Written by Sasha James
We toil the year through working and meeting our obligations for
the promise of an annual respite by the sea – a week or two spent
frolicking in the hypnotic blue waters of the Caribbean. Carefree days spent
exploring ‘desert islands’, beachcombing, and cannon balling off the
stern of a yacht and into the sea are punctuated by tranquil moments at
sunset. Cocktail in hand, visitors linger at days end; gazing peacefully across the
vast vista of the sea as the big orange sun inches down over the horizon.
Patience is often rewarded by a glimpse of the legendary green flash. In the
Grenadine islands of St. Vincent, generation after generation of such fun
seekers have found themselves at the world famous Basil’s Bar.
A typical For more than 35 years, holiday makers, sailors and the rich and
famous have made their way to Mustique – and to Basil’s Bar. Once
just a wee rum shop, it was transformed by personality – the
personality of Basil Charles himself. Just in his late twenties, a young
Vincentian had charmed and befriended a small but impressive
group of the elite pioneer adventurers who had begun to build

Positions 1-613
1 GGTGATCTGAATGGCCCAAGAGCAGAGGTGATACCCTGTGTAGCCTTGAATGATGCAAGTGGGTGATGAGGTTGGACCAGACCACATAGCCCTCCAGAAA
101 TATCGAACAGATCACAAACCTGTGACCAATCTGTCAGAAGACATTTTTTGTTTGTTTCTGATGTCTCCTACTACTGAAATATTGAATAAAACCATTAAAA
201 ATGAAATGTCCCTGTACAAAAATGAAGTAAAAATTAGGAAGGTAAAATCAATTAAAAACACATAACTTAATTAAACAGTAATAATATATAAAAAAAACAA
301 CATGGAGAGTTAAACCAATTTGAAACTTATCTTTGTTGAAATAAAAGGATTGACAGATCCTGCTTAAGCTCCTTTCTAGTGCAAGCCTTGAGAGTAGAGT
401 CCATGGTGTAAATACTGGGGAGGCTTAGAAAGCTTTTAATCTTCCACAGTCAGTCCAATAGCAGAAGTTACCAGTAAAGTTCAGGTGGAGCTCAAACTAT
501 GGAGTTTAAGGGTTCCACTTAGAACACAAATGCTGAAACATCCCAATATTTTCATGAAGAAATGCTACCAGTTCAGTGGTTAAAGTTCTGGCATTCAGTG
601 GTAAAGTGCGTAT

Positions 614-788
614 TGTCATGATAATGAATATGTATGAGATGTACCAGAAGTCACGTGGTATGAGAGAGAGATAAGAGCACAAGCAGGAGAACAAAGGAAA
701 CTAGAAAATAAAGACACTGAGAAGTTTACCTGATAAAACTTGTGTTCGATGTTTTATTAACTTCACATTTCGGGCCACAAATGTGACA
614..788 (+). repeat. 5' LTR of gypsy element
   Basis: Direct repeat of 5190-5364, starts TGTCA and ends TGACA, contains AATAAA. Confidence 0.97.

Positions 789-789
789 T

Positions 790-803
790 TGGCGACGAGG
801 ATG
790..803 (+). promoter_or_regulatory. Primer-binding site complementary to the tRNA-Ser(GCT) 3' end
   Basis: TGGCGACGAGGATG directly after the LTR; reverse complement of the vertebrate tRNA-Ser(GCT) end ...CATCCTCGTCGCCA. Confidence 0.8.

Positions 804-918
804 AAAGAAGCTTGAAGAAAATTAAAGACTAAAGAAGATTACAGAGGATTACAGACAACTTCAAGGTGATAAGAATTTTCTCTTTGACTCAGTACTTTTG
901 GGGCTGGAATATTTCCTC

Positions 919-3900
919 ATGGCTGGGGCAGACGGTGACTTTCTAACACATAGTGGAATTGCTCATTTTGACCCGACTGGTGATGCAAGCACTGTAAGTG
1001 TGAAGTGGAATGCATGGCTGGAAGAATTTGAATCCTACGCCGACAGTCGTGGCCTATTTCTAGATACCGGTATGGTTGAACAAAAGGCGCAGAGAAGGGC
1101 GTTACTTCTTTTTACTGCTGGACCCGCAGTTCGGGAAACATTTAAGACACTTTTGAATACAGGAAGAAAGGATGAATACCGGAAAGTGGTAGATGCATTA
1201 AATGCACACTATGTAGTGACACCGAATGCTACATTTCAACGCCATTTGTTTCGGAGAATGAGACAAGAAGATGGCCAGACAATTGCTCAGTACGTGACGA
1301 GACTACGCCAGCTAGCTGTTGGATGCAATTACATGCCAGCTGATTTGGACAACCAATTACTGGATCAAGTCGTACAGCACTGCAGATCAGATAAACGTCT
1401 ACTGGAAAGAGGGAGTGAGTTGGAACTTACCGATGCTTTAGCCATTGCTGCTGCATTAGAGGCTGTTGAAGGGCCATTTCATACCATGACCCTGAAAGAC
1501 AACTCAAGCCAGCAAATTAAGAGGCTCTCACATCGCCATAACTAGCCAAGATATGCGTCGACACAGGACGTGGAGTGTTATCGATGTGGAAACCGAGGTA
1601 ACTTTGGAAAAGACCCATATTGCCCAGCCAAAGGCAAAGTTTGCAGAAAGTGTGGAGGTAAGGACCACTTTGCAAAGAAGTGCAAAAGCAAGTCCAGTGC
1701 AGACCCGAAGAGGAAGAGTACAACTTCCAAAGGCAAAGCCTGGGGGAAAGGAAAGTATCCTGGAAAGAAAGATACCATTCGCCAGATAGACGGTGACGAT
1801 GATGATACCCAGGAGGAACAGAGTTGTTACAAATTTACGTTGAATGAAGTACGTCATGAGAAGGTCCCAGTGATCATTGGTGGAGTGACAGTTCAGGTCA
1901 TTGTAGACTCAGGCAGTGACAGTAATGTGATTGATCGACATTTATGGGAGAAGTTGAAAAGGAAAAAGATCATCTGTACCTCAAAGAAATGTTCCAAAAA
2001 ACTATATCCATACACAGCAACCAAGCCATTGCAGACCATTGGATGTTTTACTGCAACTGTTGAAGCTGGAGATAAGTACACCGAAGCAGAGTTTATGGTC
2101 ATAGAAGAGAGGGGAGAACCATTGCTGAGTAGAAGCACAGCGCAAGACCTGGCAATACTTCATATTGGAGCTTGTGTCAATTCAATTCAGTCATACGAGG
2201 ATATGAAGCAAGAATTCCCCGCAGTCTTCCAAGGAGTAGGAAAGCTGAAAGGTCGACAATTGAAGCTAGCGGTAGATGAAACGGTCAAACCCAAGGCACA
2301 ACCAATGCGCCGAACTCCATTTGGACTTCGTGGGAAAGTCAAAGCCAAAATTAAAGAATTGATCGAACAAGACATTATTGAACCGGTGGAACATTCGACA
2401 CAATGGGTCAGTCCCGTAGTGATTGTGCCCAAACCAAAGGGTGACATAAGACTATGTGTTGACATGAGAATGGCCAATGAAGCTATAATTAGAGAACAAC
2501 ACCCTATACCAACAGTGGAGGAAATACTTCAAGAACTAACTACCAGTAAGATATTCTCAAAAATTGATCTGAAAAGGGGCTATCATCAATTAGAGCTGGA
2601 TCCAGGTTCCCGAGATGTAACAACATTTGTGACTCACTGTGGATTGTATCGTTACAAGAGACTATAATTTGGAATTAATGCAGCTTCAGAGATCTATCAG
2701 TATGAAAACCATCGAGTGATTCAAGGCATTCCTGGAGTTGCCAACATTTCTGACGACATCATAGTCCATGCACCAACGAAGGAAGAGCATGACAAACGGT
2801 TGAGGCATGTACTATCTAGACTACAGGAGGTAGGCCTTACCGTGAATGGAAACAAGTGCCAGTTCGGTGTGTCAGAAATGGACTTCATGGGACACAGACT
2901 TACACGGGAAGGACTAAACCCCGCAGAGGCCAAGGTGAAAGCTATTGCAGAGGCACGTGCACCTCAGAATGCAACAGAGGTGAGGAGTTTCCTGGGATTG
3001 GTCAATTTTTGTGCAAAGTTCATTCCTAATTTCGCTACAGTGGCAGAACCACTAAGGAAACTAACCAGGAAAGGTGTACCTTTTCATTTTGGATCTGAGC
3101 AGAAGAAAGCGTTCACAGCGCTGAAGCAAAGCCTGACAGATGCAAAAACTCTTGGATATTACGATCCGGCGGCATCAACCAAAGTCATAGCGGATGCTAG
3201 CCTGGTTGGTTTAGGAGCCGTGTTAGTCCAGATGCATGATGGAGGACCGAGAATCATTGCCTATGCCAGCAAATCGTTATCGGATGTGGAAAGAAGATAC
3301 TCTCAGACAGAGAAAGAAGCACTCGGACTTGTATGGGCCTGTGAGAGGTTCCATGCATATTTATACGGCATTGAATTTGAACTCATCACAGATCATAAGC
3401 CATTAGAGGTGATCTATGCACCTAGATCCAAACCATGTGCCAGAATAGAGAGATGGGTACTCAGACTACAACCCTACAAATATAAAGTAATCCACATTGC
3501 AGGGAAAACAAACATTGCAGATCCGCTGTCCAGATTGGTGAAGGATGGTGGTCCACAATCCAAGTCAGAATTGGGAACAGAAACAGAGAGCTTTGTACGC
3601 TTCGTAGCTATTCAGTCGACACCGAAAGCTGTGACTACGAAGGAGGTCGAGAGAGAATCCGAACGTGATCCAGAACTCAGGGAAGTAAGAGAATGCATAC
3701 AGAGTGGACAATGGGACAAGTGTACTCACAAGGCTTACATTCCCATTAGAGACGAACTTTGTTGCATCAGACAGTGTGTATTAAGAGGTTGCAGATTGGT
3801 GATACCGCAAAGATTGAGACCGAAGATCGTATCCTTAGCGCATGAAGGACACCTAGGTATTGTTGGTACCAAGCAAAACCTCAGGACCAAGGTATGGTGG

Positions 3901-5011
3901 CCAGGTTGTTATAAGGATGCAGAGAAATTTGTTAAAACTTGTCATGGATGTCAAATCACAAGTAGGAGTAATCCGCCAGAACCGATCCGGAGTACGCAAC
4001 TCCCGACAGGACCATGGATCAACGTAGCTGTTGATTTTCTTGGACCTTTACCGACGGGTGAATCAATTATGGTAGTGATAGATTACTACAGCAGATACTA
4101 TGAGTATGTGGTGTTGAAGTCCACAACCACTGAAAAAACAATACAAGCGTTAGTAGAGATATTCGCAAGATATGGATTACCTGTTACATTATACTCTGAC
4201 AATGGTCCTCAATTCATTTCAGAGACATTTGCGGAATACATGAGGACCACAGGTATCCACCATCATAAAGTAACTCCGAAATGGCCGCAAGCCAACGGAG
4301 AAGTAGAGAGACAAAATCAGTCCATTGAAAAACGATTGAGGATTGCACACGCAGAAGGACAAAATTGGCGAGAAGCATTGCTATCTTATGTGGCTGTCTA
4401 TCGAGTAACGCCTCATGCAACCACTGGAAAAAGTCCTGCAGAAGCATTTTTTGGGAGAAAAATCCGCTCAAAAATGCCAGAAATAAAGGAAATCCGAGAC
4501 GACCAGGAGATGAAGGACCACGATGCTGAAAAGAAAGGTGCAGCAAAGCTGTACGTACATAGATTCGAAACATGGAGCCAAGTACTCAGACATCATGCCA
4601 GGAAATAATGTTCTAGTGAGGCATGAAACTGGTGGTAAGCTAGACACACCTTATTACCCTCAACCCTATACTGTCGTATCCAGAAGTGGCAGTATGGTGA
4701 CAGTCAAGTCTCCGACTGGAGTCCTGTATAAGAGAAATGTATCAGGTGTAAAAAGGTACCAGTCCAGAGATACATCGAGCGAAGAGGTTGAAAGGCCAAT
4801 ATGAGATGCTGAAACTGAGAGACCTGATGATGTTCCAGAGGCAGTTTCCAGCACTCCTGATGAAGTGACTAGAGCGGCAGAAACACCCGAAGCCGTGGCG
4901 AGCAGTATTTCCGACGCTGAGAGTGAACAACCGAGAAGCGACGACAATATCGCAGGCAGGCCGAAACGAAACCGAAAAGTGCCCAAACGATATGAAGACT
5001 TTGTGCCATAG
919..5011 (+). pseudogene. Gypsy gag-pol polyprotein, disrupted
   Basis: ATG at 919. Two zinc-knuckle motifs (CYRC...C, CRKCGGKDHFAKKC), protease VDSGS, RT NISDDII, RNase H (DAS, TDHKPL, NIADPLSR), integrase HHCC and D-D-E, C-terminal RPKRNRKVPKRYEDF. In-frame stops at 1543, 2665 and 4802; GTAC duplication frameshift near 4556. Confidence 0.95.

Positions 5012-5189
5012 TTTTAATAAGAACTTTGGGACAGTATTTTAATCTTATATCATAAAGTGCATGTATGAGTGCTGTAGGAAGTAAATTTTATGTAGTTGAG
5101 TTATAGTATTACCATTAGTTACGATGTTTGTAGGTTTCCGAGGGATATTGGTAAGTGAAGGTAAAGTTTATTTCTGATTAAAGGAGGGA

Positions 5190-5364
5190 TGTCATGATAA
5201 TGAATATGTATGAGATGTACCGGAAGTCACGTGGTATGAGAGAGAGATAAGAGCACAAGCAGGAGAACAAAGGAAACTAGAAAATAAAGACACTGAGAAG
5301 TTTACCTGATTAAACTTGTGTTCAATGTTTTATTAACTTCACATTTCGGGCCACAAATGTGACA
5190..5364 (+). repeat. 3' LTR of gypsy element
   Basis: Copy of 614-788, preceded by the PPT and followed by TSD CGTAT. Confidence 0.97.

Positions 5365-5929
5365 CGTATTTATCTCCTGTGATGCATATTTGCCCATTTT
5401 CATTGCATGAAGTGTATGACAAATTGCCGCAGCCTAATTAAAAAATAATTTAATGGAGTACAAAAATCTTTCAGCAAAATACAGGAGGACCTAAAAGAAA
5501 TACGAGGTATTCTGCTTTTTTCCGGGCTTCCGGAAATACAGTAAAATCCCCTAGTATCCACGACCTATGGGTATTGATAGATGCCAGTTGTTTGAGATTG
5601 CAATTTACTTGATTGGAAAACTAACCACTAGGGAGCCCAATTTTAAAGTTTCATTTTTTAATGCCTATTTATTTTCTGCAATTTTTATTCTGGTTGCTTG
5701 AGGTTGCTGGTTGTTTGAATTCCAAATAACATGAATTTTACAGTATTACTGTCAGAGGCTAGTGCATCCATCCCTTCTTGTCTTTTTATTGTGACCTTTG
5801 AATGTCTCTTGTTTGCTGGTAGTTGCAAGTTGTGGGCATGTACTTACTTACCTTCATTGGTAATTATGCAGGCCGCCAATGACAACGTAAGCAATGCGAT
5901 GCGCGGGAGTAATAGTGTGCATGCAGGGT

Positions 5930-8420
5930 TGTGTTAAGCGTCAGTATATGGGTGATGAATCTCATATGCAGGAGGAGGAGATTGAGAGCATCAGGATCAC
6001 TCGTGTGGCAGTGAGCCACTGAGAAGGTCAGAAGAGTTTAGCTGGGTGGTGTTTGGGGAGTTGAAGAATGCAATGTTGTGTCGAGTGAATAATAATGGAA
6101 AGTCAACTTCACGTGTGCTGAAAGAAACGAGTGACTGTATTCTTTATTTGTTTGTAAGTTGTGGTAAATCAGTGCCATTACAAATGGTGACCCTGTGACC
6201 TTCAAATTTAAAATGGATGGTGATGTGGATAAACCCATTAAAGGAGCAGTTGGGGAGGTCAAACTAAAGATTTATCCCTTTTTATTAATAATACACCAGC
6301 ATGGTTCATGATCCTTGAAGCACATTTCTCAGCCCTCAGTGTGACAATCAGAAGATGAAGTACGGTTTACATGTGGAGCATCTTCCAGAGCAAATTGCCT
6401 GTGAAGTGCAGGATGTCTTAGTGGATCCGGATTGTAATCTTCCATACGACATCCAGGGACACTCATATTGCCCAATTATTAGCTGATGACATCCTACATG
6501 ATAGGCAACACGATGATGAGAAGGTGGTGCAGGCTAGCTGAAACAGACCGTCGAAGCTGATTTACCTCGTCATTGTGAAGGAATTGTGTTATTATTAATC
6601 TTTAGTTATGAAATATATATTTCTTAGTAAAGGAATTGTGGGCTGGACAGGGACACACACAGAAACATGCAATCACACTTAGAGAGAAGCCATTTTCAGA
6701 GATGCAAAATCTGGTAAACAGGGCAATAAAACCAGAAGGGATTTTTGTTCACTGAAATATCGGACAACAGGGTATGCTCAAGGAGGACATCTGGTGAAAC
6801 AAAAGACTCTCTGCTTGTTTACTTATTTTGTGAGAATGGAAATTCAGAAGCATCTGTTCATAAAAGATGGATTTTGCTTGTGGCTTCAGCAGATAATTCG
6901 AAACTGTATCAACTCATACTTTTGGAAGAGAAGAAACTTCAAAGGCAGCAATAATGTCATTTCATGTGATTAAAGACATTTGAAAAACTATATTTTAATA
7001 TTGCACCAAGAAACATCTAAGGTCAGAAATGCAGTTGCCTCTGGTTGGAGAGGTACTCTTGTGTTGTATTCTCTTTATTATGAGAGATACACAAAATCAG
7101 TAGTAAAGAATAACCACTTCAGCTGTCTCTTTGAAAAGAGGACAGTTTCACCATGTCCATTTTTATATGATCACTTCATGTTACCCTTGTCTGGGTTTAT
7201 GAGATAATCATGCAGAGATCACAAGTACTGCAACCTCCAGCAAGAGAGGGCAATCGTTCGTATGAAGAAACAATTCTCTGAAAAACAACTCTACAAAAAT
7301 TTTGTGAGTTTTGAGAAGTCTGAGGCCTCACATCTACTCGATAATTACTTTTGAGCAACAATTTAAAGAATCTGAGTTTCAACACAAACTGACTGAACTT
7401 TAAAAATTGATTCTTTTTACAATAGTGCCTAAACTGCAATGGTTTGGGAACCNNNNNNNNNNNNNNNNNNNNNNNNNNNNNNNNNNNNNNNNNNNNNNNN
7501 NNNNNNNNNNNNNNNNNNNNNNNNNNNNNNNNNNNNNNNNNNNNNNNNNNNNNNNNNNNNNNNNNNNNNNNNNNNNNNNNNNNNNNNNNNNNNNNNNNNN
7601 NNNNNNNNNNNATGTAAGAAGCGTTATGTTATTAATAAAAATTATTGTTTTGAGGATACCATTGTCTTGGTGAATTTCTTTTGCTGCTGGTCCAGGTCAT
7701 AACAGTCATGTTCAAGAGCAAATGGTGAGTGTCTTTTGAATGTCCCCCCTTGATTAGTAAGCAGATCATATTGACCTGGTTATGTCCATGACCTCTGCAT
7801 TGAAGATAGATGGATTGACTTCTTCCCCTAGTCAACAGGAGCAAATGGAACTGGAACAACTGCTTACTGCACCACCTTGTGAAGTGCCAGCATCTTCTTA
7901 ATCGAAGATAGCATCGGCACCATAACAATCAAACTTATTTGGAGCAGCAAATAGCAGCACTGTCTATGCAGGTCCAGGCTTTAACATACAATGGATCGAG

homes on Mustique. Opportunity knocked in 1976 when Colin Tenant
bought the Raft Restaurant in Britannia Bay creating a partnership
that would change Basil’s life. With Basil as manager and co-owner, the
little ramshackle rum shop on the rocks evolved into a rambling beach bar and the social centre of Mustique.
Delicious food – from fresh local lobster and fish, to delicate steaks and even
unforgettable burgers, lured hungry yacht captains. Cocktails were created
for fastidious regulars like the Egas and even one named after an especially
bad hurricane that hit the bar in the 1980s – Hurricane David.
Basil’s Bar in Mustique has distinguished itself not just by the
clientele and its unique location over the waters of the Caribbean sea, but
for its cuisine. Basil created each dish drawing on local ingredients, inspired
by dishes he has enjoyed in his world wide travels. The Caribbean lobster
(langoustine) is his signature dish and is served in a variety of delicious ways.
Lobsters are caught by local fishermen, sold to Basil and kept in his giant
seaside hexagonal lobster tank. A staple of his weekly BBQ buffet is his
roast suckling pig, cooked slowly on a hand turned spit. There are side dishes
of callaloo, coconut dumpling, pastas or Rasta rice and peas. Dinner ends
with a variety of sinfully sweet and delicious desserts. A visit to Basil’s Bar in
Mustique has been on the ‘to do’ list of thousands and it is included in many
books. Certainly one of the things you should do while in the Caribbean is ‘get
on down to Basil’s Bar’.